Perfidia makes me want to dive right back into Ellroy’s dark imaginings from the very beginning, and to finally follow up and track down the Underworld U.S.A. books. For those of you that haven’t had the pleasure, Ellroy’s (now) First L.A. Quartet charts the twisted, film noir-enfused world of the L.A.P.D. from right after the Second World War till the mid-1950s. Ellroy mixes real life events and personages from the era with the larger-than-life antics of a crew of ne’er do well bagmen, hoodlums and cronies who make up the benighted city’s police force, and also their opposite numbers in the city’s underworld. The Black Dahlia centres around the grisly real-life killing of Elizabeth Short, while The Big Nowhere (my favourite of the bunch) finds the city’s newly-formed Red Squad attempting to quash a Hollywood Communist cell. The aforementioned epic L.A. Confidential features three cops with nothing in common thrown together after a gangland slaying at an all-night diner while White Jazz is a stream-of-consciousness ride into hell with a cop-sanctioned assassin. Characters running through all four of these novels include Mickey Cohen, the real-life mob boss of L.A. (whose story can also be found in the fantastic non-fiction book L.A. Noir by John Buntin) and Dudley Smith, the crookedest goddamned cop in the city, memorably played in the film version of L.A. Confidential by the kindly-looking James Cromwell.

With Perfidia, Ellroy kicks off his Second L.A. Quartet, which will focus on the Second World War years in Los Angeles. The Ellroy universe is essentially kicked off by the discovery of a Japanese family horribly murdered in a relatively swank part of the city on December 6th, 1941. The condition of the bodies seems to indicate seppuku, the traditional suicide practice, but all semblance of normality in the admittedly unusual investigation flies off the handle the next day as the Japanese military attacks Pearl Harbor. Now, with war on everyone’s mind and internment for the city’s Japanese population on the horizon, the case takes on a whole new dimension as the police department’s useful cover for the racist anti-Japanese sentiment that sweeps the city. “Obviously the city cares about its Japanese citizens, look at the time and effort being put in to solve this horrible murder of their number!”, or at least that’s the idea anyway. The truth is a hell of a lot more complicated.

The story is related to us by four narrators: Hideo Ashida, a brilliant young American-born forensics expert, who finds himself in extremely dire straits once the war begins; Kay Lake, a dilettante artist who’s escaped from a hellish prostitution racket and shacked up with a crooked cop; Captain William “Whiskey Bill” Parker, ripped from real life as the alcoholic heir apparent to the L.A.P.D. chief, currently stuck managing the Traffic section; and last but not least, Dudley Smith, the mastermind behind many of the schemes that crop up later on in the First Quartet, at once charming with an Irish brogue and possessed of the most devious mind imaginable.

“That lad shouting racial slurs may be offending Dr. Ashida. Please take him somewhere secluded and kick the shit out of him.” – Dudley Smith

The impact of having Dudley Smith as a viewpoint character cannot be overstated. For readers like me who followed along with the hapless dupes who fall into his web throughout the First Quartet, this is essentially peeling back the curtain on things that were only rumored and briefly glimpsed across two books. If you’re familiar with George R.R. Martin’s A Song of Ice and Fire series, imagine if the next book featured Lord Petyr Baelish, Littlefinger, as a main character, taking you step by step through his schemes against the Iron Throne. It’s kind of intense. He’s a Benzedrine-fuelled, super-cool Hollywood monster, a brilliant detective who on the one hand exists to fulfill Punisher-esque fantasies of instant justice for the worst people in the world, but on the other hand, cooks up plots of his own which are equally if not ten times as vile.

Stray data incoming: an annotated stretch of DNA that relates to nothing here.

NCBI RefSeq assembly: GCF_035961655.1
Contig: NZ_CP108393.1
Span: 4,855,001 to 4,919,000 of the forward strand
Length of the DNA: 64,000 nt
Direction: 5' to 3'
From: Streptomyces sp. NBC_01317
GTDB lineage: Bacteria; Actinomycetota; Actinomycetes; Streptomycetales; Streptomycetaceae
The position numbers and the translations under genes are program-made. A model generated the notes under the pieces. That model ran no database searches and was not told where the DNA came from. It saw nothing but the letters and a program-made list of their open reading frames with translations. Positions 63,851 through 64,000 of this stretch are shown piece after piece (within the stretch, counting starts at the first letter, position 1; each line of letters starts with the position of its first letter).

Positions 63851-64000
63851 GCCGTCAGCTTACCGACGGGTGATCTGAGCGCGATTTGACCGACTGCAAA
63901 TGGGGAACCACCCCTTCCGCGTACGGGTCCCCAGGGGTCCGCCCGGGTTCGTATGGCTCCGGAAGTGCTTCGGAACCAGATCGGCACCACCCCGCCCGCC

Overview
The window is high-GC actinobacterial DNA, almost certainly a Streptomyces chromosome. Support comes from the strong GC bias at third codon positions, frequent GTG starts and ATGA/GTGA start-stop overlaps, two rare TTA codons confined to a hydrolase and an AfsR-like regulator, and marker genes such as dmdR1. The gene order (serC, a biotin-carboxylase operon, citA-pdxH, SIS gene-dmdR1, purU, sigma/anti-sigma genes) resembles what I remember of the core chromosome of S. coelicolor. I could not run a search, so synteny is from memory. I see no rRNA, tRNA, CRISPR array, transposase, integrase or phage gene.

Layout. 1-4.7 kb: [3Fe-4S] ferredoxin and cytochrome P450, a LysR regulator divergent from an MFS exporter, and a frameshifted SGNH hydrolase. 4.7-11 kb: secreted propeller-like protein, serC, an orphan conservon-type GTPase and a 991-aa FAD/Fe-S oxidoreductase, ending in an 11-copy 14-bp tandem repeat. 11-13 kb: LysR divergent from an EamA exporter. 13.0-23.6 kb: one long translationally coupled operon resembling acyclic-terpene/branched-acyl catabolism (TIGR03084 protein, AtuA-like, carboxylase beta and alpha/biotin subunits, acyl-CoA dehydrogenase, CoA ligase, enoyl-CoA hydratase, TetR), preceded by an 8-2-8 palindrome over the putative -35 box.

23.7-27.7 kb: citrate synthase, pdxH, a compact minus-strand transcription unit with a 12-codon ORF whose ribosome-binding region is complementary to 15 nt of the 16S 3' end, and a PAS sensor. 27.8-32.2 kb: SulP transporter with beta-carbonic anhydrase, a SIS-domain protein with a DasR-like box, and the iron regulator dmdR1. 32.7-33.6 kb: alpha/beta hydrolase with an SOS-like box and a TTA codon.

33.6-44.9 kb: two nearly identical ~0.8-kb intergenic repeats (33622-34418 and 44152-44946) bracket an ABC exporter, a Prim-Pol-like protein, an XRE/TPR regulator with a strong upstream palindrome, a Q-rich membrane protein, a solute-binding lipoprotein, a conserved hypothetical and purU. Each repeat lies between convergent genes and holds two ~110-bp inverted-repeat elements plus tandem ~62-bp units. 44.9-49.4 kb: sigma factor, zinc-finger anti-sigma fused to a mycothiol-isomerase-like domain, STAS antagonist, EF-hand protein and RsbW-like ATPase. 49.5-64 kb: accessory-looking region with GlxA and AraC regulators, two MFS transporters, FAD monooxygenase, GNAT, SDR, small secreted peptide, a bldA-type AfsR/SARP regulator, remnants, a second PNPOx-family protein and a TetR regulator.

I do think that the Dudley-centric nature of the plot is potentially a bit of a downfall for Perfidia. You can tell that Ellroy loves the character, and he essentially plays on a whole different level than the other four narrators. For me, Dudley overshadows the rest of the cast, but this might also be dependent on whether or not you’ve read his later adventures, I’m not sure. His, and everyone else’s approach to the racism question is one of the most fascinating parts of the book. The attitude Dudley takes towards someone like Dr. Ashida is one of convenience, of further pawns to be manipulated and cruelly dispatched as need be, with no thought given beyond what’s my next move. Sometimes he takes care of minorities, like his association with Ace Kwan, restauranteur and Tong chief, or in the above paragraph, but other times he threatens and cajoles until he gets what he wants.

Ellroy’s writing moves along at a fever pitch. Consider this scene, where Buzz Meeks, later to star in The Big Nowhere, shows a crowd of gawkers why they shouldn’t mess with a police investigation:

“He ran straight at the mob. He tore down cordon ropes. The blues stood back and supplied room. He hit a knot of sailors, low.

He pulled his belt sap and arced backhands. He came in low and stayed low. He went for their faces. He hit noses, he hit mouths, he hit skulls. The sailors froze. Their gawker comrades stood and watched.

Ashida watched. Meeks was a legendary sap man. His sap featured raised stitching and leather-laced lead.”

The fights and other action scenes are relayed through this calm yet completely descriptive narration. It’s tough to read sometimes, sure, but absolutely addictive and satisfying.

So when I said earlier that I probably wasn’t ready for Perfidia, I think that calls to mind to me the most challenging part of the book. The ideal reader will either be coming in completely cold on Ellroy, or be fully up to date on the events of the First Quartet and the Underworld U.S.A. trilogy, as characters and events from these books are flung at you constantly throughout this narrative. I was neither of these things, sadly. Things that might be huge revelations come to light, but you might not understand the enormity of the situation without this prior knowledge. When various news sources were opining early this year that David Mitchell’s The Bone Clocks might be a bit much continuity for some to handle, I can’t imagine people who had trouble with that being able to keep Perfidia straight in their heads. Ellroy’s imagination is vast and dark, easily comparable to someone like George R.R. Martin, or a David Foster Wallace, and I think this could make Perfidia a little difficult to fully appreciate, at least it did for me.

Still, I am so happy to be back in the squalor and horror that is Ellroy’s Los Angeles. His bebop-lean writing and titanic plotting make Perfidia an instant classic and addictively readable. I can’t wait to see what’s coming up next in the Second Quartet.